Actresses Carey Mulligan, Juliet Stevenson, Joely Richardson and her mother Vanessa Redgrave laid down the law in a rousing reading of asylum legislation in a last plea to the Government to help child refugees in Calais.
The Young Vic theatre in London hosted the poignant performance of the Dublin III regulation, which sets out a child's right to claim asylum, in a production called Last Chance.
It was standing room only as those keen to understand more about the intricacies of the law, and drawn by the big acting names, packed out the studio space.
The performance covered articles of the regulation including guarantees for minors, family procedure and obligations of the member state responsible - and none of those taking part had read the legislation beforehand or rehearsed it.
Mulligan, the 31-year-old Suffragette star who is married to Mumford and Sons frontman Marcus Mumford, captured the attention of the audience as she delivered a joint reading.
Citing the definition of a child as set out in the legalisation, Mulligan said: "'Minor' means a third-country national or a stateless person below the age of 18 years."
She continued : "The best interests of the child should be the primary consideration for member states."
In a mock European Union bench, draped in the blue and gold starred flags, Mulligan planted an English flag alongside the Union Jack.
The so-called Jungle camp - the sprawling site housing thousands of migrants in Calais - is set to be demolished in a matter of days, and the reading of the legislation was used as a last call to the Government to speed up the resettlement process of minors.
It was staged by the charity Good Chance and saw actors Samuel West and John Pfumojena join Mulligan, Stevenson, Richardson and Redgrave for the performance, alongside refugees who now live in the UK.
The event also included a replica of the camp made out of cardboard boxes, a virtual reality video tour of the French town and cut-outs from the Paper People Project.
In a question and answer session before the delivery of the wording of the Dublin III regulation began, Stevenson said the situation for unaccompanied children in Calais has become "ever more urgent".
Describing the camp, the 59-year-old Truly, Madly, Deeply star said: "It is a really, really toxic, anxious, aggressive place to be. People are leaving."
Dismayed at the slow progress in bringing eligible children over to the UK, she said it is "terrific" the Government has finally "turned their attention to the issue".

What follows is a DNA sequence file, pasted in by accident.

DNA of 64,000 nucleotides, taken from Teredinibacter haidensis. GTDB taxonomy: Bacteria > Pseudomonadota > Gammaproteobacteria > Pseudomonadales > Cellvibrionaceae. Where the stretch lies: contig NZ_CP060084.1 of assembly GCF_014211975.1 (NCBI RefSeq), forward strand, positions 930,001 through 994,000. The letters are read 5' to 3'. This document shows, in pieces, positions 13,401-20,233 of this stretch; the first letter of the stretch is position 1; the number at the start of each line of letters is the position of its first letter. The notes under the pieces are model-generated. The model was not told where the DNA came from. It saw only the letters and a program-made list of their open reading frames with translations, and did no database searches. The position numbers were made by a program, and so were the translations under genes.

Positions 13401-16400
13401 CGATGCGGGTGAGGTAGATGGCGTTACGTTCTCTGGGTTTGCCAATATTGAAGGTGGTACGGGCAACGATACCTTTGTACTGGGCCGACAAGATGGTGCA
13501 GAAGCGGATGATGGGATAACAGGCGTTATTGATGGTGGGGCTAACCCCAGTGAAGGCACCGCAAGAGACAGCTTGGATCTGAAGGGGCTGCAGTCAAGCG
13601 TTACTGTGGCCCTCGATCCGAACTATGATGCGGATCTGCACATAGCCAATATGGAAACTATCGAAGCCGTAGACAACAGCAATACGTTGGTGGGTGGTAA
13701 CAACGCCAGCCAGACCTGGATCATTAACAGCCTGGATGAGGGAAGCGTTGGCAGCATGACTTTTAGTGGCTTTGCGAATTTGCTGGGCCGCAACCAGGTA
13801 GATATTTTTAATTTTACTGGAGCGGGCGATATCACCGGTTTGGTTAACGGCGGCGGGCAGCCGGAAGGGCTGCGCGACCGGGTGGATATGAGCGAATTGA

But she said the problem with the late response is obvious, giving the government "only a week" to undertake the "complicated business" of getting the children to one place and registered.
Stevenson added: "The concern is because it is all very last minute, because they (the Government) don't have experience on the ground, the identifying of which children belong in which category is very difficult to achieve in an atmosphere of fear, panic and chaos."
Founded by playwrights Joe Murphy and Joe Robertson, Good Chance is a project which brings theatre and performance to the Calais camp through writing workshops, music and acting.
Their theatre, which h osted visiting artists and staging refugee performances, was dismantled in March 2016.
The pair had set up the creative space in the Jungle after they were overwhelmed by the number of unaccompanied children living there.
"Let's imagine being alone and being a child. You haven't your parents, you haven't got any relatives or anybody to guide you," said Mr Murphy.
"They are stuck in the most awful conditions you can imagine. We are so privileged, we don't know that we are born. These children are alone and having to deal with the worst that this world can throw at them."
Mr Murphy and Mr Robertson, in a joint opening speech, said: "It is easy to talk about humanitarian crisis in a world when every other day something terrible happens.
"But what is happening in Calais, right now, today, is a humanitarian crisis. A crisis particularly felt by the children. And it is 58 minutes away on the Eurostar.
"Among the 10,000 residents over 1,000 are kids - totally on their own."
They added: "The Government has a legal and moral obligation to help those children."
Under Dublin III children can have their asylum claim transferred from their arrival point in Europe to another country if they have family members living there.
Additionally the amendment to the Immigration Act 2016 made by Lord Alf Dubs requires the Government to relocate unaccompanied refugee children from Europe.
Stevenson said to the audience before the reading that there are 387 children within Calais that fall into these two groups.
Those watching heard how that since Monday, 36 unaccompanied children have been brought to the UK from Calais, which Mr Murphy and Mr Robertson said was not "fast enough".